MADISON — The Wisconsin Wolf Stakeholder Caucus, a wolf advocacy and education group based in Madison, is speaking out to dispel what they consider to be 'barstool myths' regarding the number of wolves roaming the state, and their impact on deer and elk numbers.
Elizabeth Huntley, spokesperson for the caucus, stated “I’ve seen published accounts about wolf numbers ‘assumed’ to be much higher than the Wisconsin DNR estimates, due to the results of the high mortality rate of wolves during the latest wolf hunting season. But that’s simply untrue for several reasons, and it’s important that Wisconsin residents know and understand the facts instead of blaming wolves for everything.”
Huntley explained that Wisconsin has one of the most accurate method of counting wolves in the Great Lake region. This is due to the fact that every year wolves in Wisconsin are counted via tracking in the winter, howl surveys in the summer, and ongoing radio telemetry. Wolves in Minnesota are monitored every 5 years, and in Michigan wolves are monitored on a biennial basis. Only areas where there is little suitable wolf habitat and where there’s little evidence of the presence of wolves are wolf surveys not conducted.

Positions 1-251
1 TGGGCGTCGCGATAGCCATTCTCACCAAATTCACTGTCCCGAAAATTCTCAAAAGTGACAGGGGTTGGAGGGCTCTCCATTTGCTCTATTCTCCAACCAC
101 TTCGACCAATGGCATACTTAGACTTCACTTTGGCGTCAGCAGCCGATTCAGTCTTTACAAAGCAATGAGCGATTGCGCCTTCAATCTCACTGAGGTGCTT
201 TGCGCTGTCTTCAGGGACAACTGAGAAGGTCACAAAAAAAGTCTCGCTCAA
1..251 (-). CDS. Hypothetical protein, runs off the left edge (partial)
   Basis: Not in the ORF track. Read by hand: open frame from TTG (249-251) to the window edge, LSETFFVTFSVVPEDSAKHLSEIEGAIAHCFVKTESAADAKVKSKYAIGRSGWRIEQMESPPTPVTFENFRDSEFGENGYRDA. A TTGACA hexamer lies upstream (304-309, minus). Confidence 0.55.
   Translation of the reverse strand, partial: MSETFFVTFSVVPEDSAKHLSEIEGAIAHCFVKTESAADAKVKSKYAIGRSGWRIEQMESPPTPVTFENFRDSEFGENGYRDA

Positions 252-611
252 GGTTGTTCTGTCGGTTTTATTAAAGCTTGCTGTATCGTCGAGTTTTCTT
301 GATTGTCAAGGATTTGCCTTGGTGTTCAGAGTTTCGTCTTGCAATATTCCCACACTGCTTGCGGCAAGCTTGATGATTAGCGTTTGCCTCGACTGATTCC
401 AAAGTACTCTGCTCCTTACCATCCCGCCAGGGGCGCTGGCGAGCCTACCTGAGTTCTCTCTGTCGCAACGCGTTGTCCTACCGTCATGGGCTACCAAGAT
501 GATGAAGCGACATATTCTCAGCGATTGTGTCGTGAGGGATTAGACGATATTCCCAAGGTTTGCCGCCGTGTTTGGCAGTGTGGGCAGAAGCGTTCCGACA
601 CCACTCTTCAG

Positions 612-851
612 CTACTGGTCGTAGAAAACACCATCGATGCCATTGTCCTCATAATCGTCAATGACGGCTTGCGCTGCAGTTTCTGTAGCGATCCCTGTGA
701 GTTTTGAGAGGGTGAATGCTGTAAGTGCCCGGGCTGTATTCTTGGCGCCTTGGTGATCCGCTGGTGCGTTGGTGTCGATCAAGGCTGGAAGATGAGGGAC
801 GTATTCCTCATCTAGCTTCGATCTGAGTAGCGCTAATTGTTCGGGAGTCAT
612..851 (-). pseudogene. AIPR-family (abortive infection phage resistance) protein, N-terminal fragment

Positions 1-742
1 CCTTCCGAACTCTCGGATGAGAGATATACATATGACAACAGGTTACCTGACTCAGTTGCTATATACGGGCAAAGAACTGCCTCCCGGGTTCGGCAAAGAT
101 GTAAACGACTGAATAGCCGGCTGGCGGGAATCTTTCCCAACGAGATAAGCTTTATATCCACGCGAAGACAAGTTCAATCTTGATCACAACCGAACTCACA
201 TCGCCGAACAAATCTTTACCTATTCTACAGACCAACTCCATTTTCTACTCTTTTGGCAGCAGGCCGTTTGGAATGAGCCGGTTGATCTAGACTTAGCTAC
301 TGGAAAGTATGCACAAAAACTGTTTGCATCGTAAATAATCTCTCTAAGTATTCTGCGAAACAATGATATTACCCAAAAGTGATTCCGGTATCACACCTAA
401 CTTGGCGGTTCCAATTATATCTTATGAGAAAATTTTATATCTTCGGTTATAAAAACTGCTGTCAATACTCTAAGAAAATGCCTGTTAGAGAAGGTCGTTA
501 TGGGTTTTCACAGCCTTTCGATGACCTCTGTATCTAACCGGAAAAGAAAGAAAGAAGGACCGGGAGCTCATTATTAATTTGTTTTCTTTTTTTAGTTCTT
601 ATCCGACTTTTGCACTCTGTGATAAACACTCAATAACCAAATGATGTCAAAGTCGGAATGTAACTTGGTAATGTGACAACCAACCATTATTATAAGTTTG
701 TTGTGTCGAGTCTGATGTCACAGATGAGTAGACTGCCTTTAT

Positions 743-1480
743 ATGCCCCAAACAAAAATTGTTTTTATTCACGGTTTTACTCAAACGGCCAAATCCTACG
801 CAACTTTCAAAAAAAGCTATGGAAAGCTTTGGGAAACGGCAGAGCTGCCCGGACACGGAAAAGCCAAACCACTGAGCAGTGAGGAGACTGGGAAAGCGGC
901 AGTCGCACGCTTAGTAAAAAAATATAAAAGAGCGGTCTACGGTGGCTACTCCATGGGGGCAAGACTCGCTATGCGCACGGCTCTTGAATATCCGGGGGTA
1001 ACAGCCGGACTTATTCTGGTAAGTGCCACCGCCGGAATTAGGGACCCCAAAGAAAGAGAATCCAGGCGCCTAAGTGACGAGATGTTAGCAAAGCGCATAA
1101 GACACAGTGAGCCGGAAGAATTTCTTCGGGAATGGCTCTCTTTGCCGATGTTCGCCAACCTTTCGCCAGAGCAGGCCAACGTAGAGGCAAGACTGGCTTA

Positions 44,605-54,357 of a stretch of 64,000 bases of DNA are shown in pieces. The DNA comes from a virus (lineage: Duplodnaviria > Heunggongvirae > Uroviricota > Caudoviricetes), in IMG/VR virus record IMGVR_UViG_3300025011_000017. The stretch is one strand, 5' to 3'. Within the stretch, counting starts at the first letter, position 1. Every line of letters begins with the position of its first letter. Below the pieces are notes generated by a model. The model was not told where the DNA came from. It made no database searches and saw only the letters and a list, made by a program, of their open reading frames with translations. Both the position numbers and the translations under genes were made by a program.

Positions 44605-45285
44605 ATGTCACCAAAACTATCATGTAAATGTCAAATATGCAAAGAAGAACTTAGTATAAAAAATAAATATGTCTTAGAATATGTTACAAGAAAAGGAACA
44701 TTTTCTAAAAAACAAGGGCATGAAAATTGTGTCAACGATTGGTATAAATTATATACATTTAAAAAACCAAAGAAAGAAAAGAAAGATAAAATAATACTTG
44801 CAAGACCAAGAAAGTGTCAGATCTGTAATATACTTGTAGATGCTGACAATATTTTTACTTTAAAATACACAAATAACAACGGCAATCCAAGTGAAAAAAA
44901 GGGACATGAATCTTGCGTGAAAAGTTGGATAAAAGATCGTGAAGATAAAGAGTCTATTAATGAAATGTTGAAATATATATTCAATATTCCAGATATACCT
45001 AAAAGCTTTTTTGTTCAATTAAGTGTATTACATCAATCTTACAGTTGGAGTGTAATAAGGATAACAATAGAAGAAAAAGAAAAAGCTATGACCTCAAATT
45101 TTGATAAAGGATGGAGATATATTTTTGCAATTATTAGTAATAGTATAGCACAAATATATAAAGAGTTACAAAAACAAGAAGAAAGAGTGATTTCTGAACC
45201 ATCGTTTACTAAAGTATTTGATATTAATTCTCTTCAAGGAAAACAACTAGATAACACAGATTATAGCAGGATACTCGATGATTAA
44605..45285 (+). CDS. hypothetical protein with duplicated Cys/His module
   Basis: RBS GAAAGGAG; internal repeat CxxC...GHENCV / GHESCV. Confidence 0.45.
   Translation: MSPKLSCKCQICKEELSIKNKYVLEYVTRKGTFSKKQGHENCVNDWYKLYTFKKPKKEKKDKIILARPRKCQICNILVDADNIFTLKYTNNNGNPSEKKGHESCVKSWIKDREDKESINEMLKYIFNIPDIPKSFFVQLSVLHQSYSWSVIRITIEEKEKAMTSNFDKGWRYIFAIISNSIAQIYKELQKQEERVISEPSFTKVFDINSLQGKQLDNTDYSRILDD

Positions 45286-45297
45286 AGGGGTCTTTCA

Huntley also added that “disperser” wolves – usually loners – will travel many miles, but do not represent a population of breeding wolves; wolf sightings and trail cam sightings seen by many people represent only a handful of animals traveling over huge areas. In fact, lone wolves have been sighted as far away as central Illinois where they’ve been mistakenly shot as coyotes.
Further, according to Huntley, the 2013 wolf hunting season was particularly brutal on wolves: trappers immediately got to work baiting wolves one week prior to setting their trap lines, and by day 14 of the wolf hunt trapped wolves accounted for 78% of wolves killed compared to 55% killed in this manner in 2012. “Humans have proven time and time again that we’re really very efficient at finding and killing wolves – that’s why they were nearly extirpated from the lower 48 states by the mid 1930’s.”
Another circulating myth is that wolves are significantly reducing the deer herds in northern forests. According to the Wisconsin DNR, Huntley says that human harvest and winter conditions have the greatest impact on deer populations, and most of the deer population in northern Wisconsin is near or over their population goal.
Last, some hunters have expressed concern about wolves taking too many elk in the Clam Lake and Butternut areas. In consultation with the DNR, Huntley learned that bear, wolves, and vehicular accidents figure into the mortality rate of the elk, as well as habitat limitations. Black bear are major consumers of elk fawns, and their populations are nearly twice the state population goal of 11,500 bears. The current elk herd stands at 180 animals, with an average growth rate of 13% per year. “Elk and deer herds continue to climb in this state, despite natural predation; that’s Mother Nature’s way” Huntley says.
For more information, please contact the Wisconsin Wolf Stakeholder Caucus at 224-588-7471.
Elizabeth Huntley is the spokesperson for the Wisconsin Wolf Stakeholder Caucus and can be reached at 224-558-7471